This is a cross-post from Nextdoor.
subject: petition: defend abortion access
For my letter, I wrote this:
The far-right war on abortion is war on a free and egalitarian society. Both political parties need to come together to fight this by protecting reproductive rights at the federal level.
Abortion should be a personal and medical decision, not the government's choice.
That last sentence is aimed squarely at our conservoid Congressional reps, who are always talking about how government should be small and unobtrusive. Their actions consistently belie their words, but I like to give people an honorable way out when I can by pretending they didn't *mean* to be forking hypocrites.
Someone on Mastodon added: "small enough to fit in the body and bedroom, yes." Indeed! Hurrah for Republican fold-away vaginally-inserted government! Fits neatly in your purse, right next to your AR-15 and ivermectin tablets. (Be sure to wash thoroughly and sanitize between pregnancies. WARNING: May cause electile dysfunction.)
Responding to Dennis Sharp:
"The court is not trying to end abortion rights but leave it up to the states."
That's the same thing, Dennis.
"If you read the US Constitution, there is a list of federal powers. The federal government is not impowered in this area, so it is up to the state."
That's why we need a Constitutional amendment.
"This puts this matter into the hands of citizens, not appointed judges."
NO. IT DOES THE EXACT FRICKIN' OPPOSITE, YOU COLOSSAL DINGUS.
When you rebooted your brain, did you remember to TURN IT BACK ON AGAIN?
Dennis digs in; I responded again:
I see you can't even grasp basic logic -- so when others try to explain it to you, you think they are confused.
I'll go over this one more time:
you said: "The court is not trying to end abortion rights but leave it up to the states."
Leaving a right "up to the states" is removing that right nationally. A right doesn't exist unless it is enforced.
you said: "This puts this matter into the hands of citizens, not appointed judges."
This is the exact opposite of reality.
If you have a right to do something, then the choice to do it (or not) is yours.
If you *don't* have that right, then it's up to others (including but not limited to the government) to decide whether you're allowed to.
Letting the states decide means that any state can choose to take away that right.
At the very least, you're being dishonest with yourself -- and I see no reason to think you're being honest with me, either. Nobody could possibly really *believe* the twisty non-logic you're putting out here.
Dennis continues to dig in; I responded:
"You don't have to move to another state to get an abortion." While the idea of just traveling to another state for an abortion is more practical (certainly a lot of people in Texas are now having to do exactly that), the point remains that a lot of the people most in need of abortions *cannot afford to do this*.
As I said: your privilege is showing.
"I raised seven children in poverty. They all became functioning adults."
One thing I'm curious about: Did you make use of government aid during this time?
"You think they should have been killed?"
(...speaking of straw-manning the opposition...)
What have I ever said that would lead you to believe I might think that?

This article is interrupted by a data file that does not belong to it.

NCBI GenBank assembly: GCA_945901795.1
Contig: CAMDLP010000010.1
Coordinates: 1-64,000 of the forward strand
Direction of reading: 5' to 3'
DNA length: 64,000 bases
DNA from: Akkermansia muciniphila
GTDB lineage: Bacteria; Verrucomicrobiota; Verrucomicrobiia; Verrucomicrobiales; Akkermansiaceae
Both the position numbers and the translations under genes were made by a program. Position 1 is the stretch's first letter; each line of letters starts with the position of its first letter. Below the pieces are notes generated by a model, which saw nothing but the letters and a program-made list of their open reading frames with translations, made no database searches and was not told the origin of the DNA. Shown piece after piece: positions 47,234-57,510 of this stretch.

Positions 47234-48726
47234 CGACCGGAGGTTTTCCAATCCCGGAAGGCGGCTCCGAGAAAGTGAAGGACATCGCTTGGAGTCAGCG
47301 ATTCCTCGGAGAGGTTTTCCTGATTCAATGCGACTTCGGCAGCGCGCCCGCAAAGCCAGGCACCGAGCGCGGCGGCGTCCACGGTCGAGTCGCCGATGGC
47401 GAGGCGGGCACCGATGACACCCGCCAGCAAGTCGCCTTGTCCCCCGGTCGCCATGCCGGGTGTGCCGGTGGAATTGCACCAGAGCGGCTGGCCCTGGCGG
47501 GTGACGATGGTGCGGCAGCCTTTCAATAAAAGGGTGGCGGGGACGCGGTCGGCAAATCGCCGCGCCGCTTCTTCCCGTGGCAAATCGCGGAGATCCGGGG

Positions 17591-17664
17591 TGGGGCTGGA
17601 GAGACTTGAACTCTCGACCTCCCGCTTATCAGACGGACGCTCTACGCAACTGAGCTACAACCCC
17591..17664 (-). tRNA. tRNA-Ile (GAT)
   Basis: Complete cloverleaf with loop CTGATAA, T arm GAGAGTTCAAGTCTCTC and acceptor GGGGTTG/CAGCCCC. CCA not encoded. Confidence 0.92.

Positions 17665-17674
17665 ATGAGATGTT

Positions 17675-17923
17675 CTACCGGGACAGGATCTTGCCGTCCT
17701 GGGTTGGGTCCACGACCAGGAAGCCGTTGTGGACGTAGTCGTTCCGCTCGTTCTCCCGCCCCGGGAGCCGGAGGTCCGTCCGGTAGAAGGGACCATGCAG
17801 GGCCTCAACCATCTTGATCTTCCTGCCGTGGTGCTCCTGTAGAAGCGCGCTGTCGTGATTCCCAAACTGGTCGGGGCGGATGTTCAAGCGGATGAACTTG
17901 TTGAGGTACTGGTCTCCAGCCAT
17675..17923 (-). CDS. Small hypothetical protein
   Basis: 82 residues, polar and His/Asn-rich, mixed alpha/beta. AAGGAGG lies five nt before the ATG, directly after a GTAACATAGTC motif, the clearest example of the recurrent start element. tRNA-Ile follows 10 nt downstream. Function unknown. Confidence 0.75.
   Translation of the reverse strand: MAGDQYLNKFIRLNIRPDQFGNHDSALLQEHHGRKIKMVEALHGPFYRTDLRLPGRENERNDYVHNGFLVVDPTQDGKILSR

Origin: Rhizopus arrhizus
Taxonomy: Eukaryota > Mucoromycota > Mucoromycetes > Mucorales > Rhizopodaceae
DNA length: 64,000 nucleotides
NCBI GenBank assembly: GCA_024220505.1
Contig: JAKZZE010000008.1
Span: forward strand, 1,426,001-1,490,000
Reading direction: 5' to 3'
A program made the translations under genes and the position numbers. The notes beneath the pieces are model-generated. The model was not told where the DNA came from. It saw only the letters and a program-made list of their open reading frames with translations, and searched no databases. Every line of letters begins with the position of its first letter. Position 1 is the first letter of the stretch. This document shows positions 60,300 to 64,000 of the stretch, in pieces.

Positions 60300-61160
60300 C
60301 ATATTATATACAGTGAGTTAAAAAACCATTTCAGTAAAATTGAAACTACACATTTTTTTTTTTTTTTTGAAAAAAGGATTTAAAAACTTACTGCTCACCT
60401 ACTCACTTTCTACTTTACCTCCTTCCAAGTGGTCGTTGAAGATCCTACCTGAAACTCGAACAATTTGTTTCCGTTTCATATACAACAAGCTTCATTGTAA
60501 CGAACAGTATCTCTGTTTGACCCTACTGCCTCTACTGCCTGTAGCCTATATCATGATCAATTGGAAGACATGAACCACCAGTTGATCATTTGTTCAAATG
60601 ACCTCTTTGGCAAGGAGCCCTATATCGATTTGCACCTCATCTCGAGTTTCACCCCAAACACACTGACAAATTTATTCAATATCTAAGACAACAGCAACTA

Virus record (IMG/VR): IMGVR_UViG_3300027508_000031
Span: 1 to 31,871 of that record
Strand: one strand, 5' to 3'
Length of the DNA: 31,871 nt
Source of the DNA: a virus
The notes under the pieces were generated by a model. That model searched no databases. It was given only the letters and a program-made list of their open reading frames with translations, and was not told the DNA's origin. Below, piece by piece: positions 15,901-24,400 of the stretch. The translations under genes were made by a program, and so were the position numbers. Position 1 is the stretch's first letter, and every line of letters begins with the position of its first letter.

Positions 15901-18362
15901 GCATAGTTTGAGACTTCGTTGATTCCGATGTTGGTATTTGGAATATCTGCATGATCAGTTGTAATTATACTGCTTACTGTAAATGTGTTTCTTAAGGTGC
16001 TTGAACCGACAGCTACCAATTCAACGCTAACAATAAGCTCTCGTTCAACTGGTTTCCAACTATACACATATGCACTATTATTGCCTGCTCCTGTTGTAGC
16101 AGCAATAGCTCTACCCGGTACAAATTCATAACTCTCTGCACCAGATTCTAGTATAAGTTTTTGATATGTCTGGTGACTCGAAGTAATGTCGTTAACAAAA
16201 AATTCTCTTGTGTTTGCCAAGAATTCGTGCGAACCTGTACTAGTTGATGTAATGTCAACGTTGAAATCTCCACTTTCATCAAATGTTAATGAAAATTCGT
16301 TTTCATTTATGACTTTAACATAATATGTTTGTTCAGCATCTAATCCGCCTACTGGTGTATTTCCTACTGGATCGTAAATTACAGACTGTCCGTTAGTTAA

"Politicians are supposed to govern with the consent of the governed, not just Woozle."
WHICH ONE OF US IS ARGUING THAT THE GOVERNMENT SHOULD BE ALLOWED TO MAKE A BLANKET PROHIBITION ON A HIGHLY PERSONAL MEDICAL-ETHICAL CHOICE, DENNIS?
That's the OPPOSITE OF CONSENT.
Gods, you are a prize pazoozle. Why am I even responding anymore.
Meg C. said:
The attempts at gaslighting here are fascinating: Discounting attempts at clarifying or verifying information as alternately "nitpicking" or a "hit piece".
I responded with an essay (it just kind of happened):
Ultimately, meaningful dialogue requires a certain amount of trust in both directions. If one party decides to break the process, it's really easy to do: they just have to violate that trust. If they want to waste the other party's time into the bargain, all they have to do is violate it in small, subtle ways that might be accidental.
Are these misunderstandings accidental, or deliberate? If they're accidental, it's reasonable to think that the person in question might never understand a particular mistake... but if they consistently *never* understand when they make a mistake... or, more damning, never admit to even the *possibility* that they made a mistake...
...then there comes a time when you have to decide the other person is being willfully dishonest, rather than simply failing to comprehend.
The obvious solution then is to disengage: this person is untrustworthy, and any discussion with them will ultimately lead down a rabbit-hole of small betrayals.
The problem, though, is what do we do about others who happen to hold the same viewpoint? Do we assume that those dishonestly-held viewpoints can *only* be arrived at through dishonest argumentation?
I want to believe that some of the people who hold opinions that seem flatly wrong to me did in fact arrive at those positions through honest analysis, allowing for the possibility of meaningful discussion and perhaps even changing my own mind -- but in nearly 2 decades of political argumentation, I can't really say I've ever run into an example of this.
The next problem then is how to deal with this kind of dishonesty, once detected -- especially in a forum moderated by someone of that fundamentally dishonest mindset.
I don't immediately have an answer.